Australian Expedition Dredges Up Crazy Creatures From the Deep Sea

After a month exploring Australia’s deepest ocean, researchers found over 300 new species of toothy, blobby and glowing animals

A blind cusk eel, aka Faceless Fish rediscovered in Australian waters last month CSIRO Australian National Fish Collection
A spiny crab pulled up by the Investigator team Rob Zugaro/CSIRO
A new species of blobfish discovered during the expedition Rob Zugaro/CSIRO
New species dubbed the Game of Thrones brittle star Caroline Harding/CSIRO
A baby lizard fish, a type of toothy deep-sea predator Asher Flatt/CSIRO
A new species of coffinfish, a type of anglerfish that lives on the seafloor Asher Flatt/CSIRO
Grubby polynoid, a two-millimeter long creature found in Flinders Commonwealth Marine Reserve north east of Tasmania Maggie Georgieva/CSIRO
A type of scotoplane, also known as a sea pig Asher Flatt/CSIRO
A metacrangon, a type of deep sea shrimp Karen Gowlett-Holmes/CSIRO

Last week, a month-long expedition to explore the deep sea off the coast of eastern Australia came to an end. According to Calla Wahlquist at The Guardian, the expedition, entitled Sampling the Abyss, racked up a final tally of finds that includes about 1,000 freaky deep sea creatures—a third of which have never been described before by science.

According to a press release, the venture was a collaboration between Museums Victoria, the Commonwealth Scientific and Industrial Research Organization (CSIRO) as well as other museums and agencies. For 31 days, a crew of 40 scientists aboard the research vessel Investigator looked into the “abyssal” areas from Tasmania to central Queensland—unexplored habitat 13,000 feet under the surface of the ocean.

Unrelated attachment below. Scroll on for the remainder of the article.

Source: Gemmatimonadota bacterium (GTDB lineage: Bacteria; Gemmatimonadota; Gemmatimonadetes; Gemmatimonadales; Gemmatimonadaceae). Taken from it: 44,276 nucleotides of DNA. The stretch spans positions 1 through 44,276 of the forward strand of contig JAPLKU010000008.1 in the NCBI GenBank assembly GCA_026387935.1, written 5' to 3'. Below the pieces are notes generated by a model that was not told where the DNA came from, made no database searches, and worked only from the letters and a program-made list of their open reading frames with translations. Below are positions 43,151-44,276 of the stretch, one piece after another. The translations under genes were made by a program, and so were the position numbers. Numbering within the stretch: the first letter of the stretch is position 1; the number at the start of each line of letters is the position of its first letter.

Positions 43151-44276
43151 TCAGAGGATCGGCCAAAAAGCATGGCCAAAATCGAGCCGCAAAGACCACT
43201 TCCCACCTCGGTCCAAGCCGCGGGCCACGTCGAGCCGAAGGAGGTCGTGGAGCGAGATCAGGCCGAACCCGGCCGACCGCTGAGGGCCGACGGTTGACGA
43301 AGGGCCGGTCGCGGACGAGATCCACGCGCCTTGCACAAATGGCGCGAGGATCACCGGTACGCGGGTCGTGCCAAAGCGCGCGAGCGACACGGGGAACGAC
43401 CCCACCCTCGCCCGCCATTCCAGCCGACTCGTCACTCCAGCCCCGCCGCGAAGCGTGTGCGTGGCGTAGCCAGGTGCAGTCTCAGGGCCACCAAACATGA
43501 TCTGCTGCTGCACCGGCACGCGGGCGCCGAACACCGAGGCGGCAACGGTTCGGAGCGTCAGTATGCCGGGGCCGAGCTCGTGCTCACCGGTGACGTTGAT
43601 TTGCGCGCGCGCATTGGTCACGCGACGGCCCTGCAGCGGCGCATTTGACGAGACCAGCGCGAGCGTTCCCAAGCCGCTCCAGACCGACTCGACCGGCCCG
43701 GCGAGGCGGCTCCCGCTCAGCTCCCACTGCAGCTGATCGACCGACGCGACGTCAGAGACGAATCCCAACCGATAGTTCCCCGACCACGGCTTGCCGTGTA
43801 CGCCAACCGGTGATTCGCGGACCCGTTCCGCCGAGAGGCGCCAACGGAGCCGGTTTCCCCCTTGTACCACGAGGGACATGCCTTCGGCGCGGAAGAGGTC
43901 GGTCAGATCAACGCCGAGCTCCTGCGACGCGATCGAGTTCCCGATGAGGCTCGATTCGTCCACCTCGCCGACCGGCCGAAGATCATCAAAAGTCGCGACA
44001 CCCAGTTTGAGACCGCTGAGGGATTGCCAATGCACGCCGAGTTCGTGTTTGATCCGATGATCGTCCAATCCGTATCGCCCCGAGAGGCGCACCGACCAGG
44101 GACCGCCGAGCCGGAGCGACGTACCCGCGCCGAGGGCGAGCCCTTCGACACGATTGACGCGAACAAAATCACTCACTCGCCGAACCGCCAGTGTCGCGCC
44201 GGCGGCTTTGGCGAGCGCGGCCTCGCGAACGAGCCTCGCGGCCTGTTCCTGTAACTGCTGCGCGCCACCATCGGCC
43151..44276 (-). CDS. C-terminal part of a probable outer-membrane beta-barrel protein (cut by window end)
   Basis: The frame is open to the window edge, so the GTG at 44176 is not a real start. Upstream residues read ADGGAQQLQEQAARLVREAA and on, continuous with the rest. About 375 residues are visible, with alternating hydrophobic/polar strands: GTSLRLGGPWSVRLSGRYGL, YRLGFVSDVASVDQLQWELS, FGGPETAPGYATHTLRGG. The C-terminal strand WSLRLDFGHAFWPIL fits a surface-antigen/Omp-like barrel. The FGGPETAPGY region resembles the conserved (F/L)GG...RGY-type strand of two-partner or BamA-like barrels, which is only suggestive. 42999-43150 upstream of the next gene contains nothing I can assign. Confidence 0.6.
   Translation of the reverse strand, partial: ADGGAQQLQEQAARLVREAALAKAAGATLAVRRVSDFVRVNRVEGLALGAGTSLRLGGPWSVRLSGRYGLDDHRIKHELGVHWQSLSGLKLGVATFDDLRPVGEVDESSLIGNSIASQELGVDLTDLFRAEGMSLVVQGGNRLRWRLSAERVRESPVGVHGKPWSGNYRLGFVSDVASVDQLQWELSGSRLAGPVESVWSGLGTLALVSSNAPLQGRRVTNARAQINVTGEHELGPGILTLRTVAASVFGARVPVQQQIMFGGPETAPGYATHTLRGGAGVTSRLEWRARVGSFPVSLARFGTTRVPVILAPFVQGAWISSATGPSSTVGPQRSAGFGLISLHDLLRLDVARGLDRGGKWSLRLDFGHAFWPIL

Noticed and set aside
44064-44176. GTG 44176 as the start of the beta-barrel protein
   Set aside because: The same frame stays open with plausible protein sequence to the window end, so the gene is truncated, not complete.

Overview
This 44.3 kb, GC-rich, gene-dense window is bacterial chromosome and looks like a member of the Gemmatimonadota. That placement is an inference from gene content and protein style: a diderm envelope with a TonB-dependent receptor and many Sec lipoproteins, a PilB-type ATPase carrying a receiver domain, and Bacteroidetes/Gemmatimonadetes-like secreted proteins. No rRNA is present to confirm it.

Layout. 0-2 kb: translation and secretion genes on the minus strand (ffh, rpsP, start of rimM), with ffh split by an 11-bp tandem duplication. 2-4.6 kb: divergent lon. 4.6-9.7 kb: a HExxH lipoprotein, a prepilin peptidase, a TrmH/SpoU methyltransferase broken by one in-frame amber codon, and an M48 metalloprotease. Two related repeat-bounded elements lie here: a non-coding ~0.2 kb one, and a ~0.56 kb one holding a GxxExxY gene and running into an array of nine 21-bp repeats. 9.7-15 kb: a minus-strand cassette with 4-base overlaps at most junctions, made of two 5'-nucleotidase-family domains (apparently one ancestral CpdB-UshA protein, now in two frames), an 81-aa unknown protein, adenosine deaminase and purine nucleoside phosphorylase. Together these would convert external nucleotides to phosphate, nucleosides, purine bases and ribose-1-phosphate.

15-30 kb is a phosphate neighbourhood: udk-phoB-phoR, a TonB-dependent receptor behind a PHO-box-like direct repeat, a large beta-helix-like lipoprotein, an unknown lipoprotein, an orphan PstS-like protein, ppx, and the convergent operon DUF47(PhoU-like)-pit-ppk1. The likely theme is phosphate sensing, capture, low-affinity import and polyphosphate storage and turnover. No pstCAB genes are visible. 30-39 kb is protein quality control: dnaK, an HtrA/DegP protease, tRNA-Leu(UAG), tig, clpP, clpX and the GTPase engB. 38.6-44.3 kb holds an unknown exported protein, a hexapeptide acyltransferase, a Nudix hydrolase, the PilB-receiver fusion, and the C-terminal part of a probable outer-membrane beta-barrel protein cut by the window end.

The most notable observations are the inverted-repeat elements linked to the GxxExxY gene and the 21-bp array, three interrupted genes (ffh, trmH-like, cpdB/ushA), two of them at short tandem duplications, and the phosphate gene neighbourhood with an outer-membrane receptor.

“The abyss is the largest and deepest habitat on the planet, covering half the world’s oceans and one third of Australia’s territory, but it remains the most unexplored environment on Earth,” Tim O’Hara of Museums Victoria and the project's chief scientist says in the press release. “We know that abyssal animals have been around for at least 40 million years, but until recently only a handful of samples had been collected from Australia’s abyss.”

That makes many of the animals unique, including the “faceless fish” which made news last month when it was found in Australian waters. But as Wahlquist reports, new species are just the tip of the fishy iceberg. The team used a metal box that was dragged along the seafloor to collect the deep sea animals. They pulled up anglerfish and coffinfish, toothy dragonfish and a new species of blobfish from the crushing depths.

“The abyss is a world of jelly and fangs, with miniature monsters gliding up and down waiting for prey,” O’Hara says on the CSIRO blog. “Many animals have no eyes, or produce their own light through bioluminescence.”

Researchers tested 200 species in the lab, finding that at least half of them showed some sort of bioluminescence, Wahlquist reports. One of the light-emitting creatures is the cookie cutter shark, which can live 0.6 miles below the surface, an area known as the twilight zone, where the last rays of sunlight penetrate. “If you are in the twilight zone, you are able to be seen from below as a shadow,” bioluminescence researcher Jérôme Mallefet tells Wahlquist. “But if you emit light from your belly at the same color as the light above you, you become invisible.”

According to Lulu Morris at National Geographic Australia, some of the creatures collected will be on display at Museums Victoria over the next few months, but most will become part of the Museum’s natural history collection.

Sonar scans completed during the mission also suggest that the deep ocean is much more rugged than researchers expected. But they were also disturbed by all the trash they discovered, pulling up debris along with every sample. “We have found highly concerning levels of rubbish on the seafloor. We’re 100 kilometres off Australia’s coast and have found PVC pipes, cans of paints, bottles, beer cans, woodchips, and other debris from the days when steamships plied our waters,” O’Hara tells Morris. “The seafloor has 200 years of rubbish on it. Hopefully, information such as this is the first step in influencing social attitudes towards rubbish disposal.”

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